Rotaviruses are the leading cause of severe diarrhea in infants and young children, causing dehydration that can be deadly if left untreated. Most severe rotavirus gastroenteritis occurs in low-income countries.
among young children
hospitalizations per year
under age 5 occur in India
occur in India, Nigeria, Pakistan and DRC
in 2013 compared to 528,000 in 2000
In low-income countries, rotavirus epidemiology is characterized by episodes of intense viral transmission against a background of year-round circulation. In high-income countries with a temperate climate, distinct winter seasonality is typically observed.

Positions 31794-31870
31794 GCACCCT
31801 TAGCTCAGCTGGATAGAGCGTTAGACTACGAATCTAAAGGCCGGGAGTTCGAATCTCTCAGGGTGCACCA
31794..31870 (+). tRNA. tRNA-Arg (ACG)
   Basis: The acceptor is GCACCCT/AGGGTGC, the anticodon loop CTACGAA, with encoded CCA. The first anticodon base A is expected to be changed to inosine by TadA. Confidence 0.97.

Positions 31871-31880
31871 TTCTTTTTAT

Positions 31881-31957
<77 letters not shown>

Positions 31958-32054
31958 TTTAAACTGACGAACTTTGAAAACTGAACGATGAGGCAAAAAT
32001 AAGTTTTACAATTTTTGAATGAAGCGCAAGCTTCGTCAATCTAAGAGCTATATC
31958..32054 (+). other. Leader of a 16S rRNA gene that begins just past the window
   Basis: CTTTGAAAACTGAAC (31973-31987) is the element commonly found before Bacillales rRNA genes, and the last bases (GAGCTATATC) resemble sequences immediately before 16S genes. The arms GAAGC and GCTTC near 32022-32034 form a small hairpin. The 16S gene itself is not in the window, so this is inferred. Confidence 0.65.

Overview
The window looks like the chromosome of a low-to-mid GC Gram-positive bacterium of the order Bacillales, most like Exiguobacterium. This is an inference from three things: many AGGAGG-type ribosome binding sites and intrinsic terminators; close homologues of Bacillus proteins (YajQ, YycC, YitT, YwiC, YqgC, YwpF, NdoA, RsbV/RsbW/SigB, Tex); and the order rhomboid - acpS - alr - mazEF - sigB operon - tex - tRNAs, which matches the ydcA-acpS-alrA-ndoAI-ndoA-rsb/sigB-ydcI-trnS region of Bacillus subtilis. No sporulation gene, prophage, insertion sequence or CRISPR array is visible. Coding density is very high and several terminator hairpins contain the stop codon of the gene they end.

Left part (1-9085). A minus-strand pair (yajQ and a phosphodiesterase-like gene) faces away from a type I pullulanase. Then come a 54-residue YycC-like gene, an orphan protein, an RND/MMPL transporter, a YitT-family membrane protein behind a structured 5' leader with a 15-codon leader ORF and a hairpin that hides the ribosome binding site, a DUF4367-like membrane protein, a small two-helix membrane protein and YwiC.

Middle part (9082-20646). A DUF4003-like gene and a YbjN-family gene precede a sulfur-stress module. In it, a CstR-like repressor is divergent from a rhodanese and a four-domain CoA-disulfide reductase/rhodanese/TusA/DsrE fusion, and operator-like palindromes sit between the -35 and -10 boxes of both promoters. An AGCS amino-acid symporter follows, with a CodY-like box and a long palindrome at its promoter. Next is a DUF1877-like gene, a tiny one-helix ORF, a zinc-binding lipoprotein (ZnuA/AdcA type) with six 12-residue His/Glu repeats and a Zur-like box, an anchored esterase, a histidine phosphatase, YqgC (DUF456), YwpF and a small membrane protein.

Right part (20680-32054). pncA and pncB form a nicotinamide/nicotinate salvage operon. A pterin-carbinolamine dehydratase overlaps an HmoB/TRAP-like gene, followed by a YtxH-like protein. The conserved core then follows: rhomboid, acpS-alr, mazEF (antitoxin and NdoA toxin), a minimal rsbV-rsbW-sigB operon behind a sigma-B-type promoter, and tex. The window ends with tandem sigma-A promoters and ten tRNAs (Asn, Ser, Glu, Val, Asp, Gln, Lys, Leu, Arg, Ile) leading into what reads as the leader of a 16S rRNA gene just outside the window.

Transmission & infection
Each year, rotaviruses account for an estimated 450,000 deaths among young children and about 2 million hospitalizations. Rotaviruses are highly contagious and spread rapidly, presumably through person-to-person contact, airborne droplets, or possibly contact with contaminated toys. Symptoms usually appear approximately two to three days after infection, and include projectile vomiting and very watery diarrhea, often with fever and abdominal pain. The first infection is usually the worst one.
Treatment & prevention
There is no specific drug treatment for rotavirus infection, although oral rehydration therapy is recommended. Currently two vaccines are available internationally to prevent severe rotavirus disease. Both are administered by drops in the mouth.